The benefits of the CGF are unanimously recognized: the generation and dissemination of knowledge to support the reform implementation in the three thematic areas; support for the prioritization of government reforms; the strengthening of stakeholders’ accountability; the creation of social capital by giving a voice to a range of stakeholders; peer-to-peer exchanges and pressure; and the fostering of a culture of dialogue in the policy reform agenda.
Along with Cecile Fruman, Director of the Trade and Competitiveness Global Practice of the World Bank Group, I was honored to participate and speak at the launch of the Second Phase of the CGF in Belize on March 1 and 2. The objective of the event was twofold: to share and discuss the lessons learned so far, and to have the finance ministers of 12 Caribbean countries endorse a Joint Communiqué.
That communiqué, according to Sophie Sirtaine, the World Bank’s Country Director for the Caribbean, “signals the renewed commitments of these Caribbean nations to accelerate growth enhancing reform implementation, while strengthening public accountability through strengthened public-private dialogue (PPD) mechanisms.”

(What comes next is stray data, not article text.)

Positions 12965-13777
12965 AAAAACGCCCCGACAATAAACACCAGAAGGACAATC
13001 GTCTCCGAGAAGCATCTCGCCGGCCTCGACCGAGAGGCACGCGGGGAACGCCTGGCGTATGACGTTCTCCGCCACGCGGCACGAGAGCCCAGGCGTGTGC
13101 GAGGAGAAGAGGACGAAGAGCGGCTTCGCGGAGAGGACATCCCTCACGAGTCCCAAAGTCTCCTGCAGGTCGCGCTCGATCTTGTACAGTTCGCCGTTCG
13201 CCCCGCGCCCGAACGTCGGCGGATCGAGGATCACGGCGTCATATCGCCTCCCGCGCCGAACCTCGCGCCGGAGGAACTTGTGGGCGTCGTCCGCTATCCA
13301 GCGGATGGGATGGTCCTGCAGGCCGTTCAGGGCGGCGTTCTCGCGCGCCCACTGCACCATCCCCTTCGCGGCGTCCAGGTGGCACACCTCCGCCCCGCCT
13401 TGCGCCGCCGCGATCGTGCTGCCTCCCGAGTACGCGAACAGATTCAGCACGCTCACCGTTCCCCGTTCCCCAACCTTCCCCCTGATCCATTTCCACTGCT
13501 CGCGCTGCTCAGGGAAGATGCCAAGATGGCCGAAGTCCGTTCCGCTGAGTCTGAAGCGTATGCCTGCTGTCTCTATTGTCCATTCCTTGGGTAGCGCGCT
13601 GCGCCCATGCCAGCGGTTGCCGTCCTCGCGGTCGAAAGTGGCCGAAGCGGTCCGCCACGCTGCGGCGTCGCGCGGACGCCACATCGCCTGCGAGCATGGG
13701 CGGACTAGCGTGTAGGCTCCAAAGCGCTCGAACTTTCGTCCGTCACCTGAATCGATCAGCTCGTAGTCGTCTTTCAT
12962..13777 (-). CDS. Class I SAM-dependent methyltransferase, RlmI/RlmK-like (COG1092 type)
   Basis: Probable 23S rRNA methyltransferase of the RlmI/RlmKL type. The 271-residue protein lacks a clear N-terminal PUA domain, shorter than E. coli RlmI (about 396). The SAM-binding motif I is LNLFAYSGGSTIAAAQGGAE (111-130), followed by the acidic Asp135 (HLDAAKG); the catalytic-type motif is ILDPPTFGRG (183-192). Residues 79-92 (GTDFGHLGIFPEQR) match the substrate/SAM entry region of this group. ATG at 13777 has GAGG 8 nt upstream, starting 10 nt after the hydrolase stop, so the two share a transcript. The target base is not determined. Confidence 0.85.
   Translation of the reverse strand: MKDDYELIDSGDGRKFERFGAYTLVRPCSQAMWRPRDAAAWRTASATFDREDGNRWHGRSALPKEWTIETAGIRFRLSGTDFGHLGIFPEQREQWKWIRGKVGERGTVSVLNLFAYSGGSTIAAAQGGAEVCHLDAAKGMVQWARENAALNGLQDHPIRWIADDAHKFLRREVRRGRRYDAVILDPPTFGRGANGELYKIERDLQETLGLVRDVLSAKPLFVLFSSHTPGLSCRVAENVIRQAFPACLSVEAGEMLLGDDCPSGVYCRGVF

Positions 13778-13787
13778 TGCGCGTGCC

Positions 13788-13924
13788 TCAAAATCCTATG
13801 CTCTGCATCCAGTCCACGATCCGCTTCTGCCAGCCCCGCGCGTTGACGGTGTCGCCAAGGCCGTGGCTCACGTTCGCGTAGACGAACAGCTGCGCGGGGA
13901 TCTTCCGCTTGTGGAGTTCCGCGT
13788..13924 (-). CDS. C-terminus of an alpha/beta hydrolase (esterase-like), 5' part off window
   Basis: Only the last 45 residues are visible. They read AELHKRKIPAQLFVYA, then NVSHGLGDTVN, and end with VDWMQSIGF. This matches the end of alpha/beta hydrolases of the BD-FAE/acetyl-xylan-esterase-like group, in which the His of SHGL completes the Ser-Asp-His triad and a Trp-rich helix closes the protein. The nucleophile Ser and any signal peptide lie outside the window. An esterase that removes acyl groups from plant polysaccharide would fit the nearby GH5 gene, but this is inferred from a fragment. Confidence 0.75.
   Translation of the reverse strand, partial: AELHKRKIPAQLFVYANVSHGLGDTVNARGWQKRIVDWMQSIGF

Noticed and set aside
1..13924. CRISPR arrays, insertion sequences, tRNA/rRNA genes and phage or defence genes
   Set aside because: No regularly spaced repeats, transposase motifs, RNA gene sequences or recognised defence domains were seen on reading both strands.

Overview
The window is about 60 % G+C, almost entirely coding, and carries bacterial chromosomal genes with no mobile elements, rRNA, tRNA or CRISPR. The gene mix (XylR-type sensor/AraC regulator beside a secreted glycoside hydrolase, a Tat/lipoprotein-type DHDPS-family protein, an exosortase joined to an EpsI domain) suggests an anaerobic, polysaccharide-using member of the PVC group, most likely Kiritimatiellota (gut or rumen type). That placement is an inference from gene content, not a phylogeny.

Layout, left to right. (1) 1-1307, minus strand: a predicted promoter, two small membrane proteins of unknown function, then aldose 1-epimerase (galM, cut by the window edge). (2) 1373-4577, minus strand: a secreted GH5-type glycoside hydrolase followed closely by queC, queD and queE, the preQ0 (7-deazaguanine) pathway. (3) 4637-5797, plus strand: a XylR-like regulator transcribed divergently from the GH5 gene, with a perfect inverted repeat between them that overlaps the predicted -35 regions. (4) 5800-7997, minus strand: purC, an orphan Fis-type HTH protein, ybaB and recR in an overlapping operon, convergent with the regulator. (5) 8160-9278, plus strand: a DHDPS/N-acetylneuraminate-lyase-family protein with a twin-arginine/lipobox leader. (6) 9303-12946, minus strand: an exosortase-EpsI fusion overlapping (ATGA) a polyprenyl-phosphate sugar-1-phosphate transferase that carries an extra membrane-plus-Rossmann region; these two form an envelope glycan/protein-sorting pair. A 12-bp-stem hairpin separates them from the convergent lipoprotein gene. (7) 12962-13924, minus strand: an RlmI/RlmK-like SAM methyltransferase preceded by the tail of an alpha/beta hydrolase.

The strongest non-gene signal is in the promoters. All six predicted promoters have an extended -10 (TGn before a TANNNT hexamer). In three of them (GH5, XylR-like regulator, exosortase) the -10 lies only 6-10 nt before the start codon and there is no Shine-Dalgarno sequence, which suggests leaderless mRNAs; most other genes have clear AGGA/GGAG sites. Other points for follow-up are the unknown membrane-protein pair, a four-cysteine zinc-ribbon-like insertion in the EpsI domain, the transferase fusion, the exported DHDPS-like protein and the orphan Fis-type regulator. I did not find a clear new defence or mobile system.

Running from event to event to partnership dialogue here in the beautiful island of Upolu, Samoa, while listening to delegates to the 3rd annual Small Island Developing States Conference, two things ring loud and true: Small islands need ocean-based economic growth to diversify their economies, attract investment, grow their GDP, increase jobs, and end pockets of extreme poverty. And strong ocean-based economies need healthy oceans.
Great ocean states know this. They know that they cannot afford the boom and bust cycle that emerges as natural capital is liquidated and the ocean emptied and trashed. But small islands cannot forsake growth in the name of conserving natural resources either. We can fish the oceans empty; but we mustn’t. The future of growth, jobs, resilience all depend on the sustainable management of the resources of the ocean. For small islands, blue growth is critical; done smartly, blue collapse is avoidable.
On Sunday in Apia, the capital of Samoa, I saw the results of the World Bank Group’s work with coastal communities that were devastated by the 2009 tsunami and by Cyclone Evan in 2012. Working with the Samoan government and partners, we built coastal roads and a new system of access roads that leads into the hills away from the seashore. Many families rebuilt their homes in the hills, and the new road system helps bind those new households together as well as providing safe escape routes should a tsunami or major storm hit the coast again.